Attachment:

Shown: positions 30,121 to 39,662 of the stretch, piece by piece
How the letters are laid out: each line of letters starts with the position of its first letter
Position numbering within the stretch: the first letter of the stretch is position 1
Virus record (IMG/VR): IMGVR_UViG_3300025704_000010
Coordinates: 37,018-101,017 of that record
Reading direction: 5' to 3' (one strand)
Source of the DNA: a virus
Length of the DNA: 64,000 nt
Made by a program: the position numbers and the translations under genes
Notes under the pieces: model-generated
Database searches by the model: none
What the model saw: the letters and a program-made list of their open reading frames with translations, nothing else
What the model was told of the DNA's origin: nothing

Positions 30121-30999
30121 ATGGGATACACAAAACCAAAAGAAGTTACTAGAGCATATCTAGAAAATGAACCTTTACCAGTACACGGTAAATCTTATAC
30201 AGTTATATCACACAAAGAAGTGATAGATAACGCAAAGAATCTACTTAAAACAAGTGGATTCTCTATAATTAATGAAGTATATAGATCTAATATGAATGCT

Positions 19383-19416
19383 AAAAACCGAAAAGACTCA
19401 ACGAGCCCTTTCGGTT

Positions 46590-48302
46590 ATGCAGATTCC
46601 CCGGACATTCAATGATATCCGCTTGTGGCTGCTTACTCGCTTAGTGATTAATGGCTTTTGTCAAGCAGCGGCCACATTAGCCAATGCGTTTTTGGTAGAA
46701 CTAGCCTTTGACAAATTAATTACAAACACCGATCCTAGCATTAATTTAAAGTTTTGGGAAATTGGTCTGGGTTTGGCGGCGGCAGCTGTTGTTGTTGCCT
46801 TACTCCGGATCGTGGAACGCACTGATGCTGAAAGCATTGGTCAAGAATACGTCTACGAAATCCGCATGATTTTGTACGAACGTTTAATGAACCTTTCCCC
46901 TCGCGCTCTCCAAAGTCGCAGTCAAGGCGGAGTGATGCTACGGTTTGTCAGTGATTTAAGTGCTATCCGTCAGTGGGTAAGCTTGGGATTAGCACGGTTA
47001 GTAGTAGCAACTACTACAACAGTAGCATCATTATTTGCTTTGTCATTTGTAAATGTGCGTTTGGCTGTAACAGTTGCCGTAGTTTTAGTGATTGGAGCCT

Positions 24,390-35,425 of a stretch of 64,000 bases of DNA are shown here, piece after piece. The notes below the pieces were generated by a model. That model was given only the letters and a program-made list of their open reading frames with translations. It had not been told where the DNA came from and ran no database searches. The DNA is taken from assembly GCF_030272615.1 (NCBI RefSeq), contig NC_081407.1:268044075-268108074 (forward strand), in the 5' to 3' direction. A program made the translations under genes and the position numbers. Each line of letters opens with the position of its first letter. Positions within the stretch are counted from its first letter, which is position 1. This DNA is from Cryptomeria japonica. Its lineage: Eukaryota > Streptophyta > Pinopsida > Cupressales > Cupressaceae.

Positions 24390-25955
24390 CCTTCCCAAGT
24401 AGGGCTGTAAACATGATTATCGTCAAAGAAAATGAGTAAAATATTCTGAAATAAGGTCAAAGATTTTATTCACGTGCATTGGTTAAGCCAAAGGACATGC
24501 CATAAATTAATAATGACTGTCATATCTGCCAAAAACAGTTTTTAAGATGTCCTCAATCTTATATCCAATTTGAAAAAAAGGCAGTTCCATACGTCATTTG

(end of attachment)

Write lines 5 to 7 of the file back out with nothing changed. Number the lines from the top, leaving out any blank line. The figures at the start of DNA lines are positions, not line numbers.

Coordinates: 37,018-101,017 of that record
Reading direction: 5' to 3' (one strand)
Source of the DNA: a virus